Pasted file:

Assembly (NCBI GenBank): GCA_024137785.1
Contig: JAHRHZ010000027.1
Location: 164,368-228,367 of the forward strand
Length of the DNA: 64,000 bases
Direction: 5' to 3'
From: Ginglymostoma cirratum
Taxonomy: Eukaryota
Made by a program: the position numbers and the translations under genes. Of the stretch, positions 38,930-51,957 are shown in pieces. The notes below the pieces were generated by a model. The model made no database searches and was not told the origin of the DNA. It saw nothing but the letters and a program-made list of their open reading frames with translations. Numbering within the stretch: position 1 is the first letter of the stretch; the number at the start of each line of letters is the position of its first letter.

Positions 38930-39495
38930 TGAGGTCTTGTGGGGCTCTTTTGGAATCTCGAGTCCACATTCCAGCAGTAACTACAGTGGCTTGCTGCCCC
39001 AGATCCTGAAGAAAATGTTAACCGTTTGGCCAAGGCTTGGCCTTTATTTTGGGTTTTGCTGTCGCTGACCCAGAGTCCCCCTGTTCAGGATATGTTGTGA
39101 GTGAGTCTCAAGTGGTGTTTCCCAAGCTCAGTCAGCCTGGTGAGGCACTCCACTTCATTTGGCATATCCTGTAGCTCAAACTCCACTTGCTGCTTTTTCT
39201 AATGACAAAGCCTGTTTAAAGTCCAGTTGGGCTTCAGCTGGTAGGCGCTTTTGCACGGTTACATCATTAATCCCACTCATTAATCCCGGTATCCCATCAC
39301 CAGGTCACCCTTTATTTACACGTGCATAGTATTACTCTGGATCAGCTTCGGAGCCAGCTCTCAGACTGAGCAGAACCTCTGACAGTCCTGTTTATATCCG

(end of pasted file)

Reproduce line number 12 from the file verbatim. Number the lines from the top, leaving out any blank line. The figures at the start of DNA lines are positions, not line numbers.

39101 GTGAGTCTCAAGTGGTGTTTCCCAAGCTCAGTCAGCCTGGTGAGGCACTCCACTTCATTTGGCATATCCTGTAGCTCAAACTCCACTTGCTGCTTTTTCT